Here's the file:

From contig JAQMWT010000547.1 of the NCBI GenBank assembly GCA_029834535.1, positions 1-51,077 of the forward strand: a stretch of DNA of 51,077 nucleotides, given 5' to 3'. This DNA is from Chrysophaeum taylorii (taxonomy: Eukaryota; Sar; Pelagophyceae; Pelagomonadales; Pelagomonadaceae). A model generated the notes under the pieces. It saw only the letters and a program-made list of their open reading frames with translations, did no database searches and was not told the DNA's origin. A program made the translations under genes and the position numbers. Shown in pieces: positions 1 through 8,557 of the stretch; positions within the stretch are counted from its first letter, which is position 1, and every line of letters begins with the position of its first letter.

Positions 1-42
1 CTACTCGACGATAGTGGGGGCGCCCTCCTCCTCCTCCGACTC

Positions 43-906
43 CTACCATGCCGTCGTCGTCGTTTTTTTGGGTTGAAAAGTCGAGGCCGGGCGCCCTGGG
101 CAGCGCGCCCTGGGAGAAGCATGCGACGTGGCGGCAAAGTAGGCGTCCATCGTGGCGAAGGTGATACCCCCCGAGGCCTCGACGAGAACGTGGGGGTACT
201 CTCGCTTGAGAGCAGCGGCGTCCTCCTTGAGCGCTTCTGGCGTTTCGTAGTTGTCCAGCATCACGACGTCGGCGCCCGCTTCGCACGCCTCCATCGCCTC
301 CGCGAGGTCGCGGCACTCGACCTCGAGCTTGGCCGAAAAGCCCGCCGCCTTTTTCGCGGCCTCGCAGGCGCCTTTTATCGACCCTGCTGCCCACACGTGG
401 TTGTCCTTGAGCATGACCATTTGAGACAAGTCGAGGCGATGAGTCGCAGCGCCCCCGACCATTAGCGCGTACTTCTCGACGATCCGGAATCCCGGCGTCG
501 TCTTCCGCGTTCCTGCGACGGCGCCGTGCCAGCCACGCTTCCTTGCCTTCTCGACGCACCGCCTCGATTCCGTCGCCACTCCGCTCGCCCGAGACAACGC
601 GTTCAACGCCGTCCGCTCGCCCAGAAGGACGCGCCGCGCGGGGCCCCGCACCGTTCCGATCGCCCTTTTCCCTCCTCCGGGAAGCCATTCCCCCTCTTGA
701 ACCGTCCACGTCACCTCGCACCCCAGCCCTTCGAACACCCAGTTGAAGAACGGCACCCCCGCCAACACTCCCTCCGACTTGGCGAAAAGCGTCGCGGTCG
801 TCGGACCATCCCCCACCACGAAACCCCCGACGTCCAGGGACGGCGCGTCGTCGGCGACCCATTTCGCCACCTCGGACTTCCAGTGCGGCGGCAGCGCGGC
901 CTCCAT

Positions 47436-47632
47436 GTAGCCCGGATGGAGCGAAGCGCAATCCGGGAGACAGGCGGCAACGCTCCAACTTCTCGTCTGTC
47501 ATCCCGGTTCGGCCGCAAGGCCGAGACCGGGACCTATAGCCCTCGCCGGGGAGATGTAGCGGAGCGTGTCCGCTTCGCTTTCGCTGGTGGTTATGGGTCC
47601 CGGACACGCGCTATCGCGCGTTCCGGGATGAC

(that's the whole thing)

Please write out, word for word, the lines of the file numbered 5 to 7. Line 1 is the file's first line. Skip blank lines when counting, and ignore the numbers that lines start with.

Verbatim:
43 CTACCATGCCGTCGTCGTCGTTTTTTTGGGTTGAAAAGTCGAGGCCGGGCGCCCTGGG
101 CAGCGCGCCCTGGGAGAAGCATGCGACGTGGCGGCAAAGTAGGCGTCCATCGTGGCGAAGGTGATACCCCCCGAGGCCTCGACGAGAACGTGGGGGTACT
201 CTCGCTTGAGAGCAGCGGCGTCCTCCTTGAGCGCTTCTGGCGTTTCGTAGTTGTCCAGCATCACGACGTCGGCGCCCGCTTCGCACGCCTCCATCGCCTC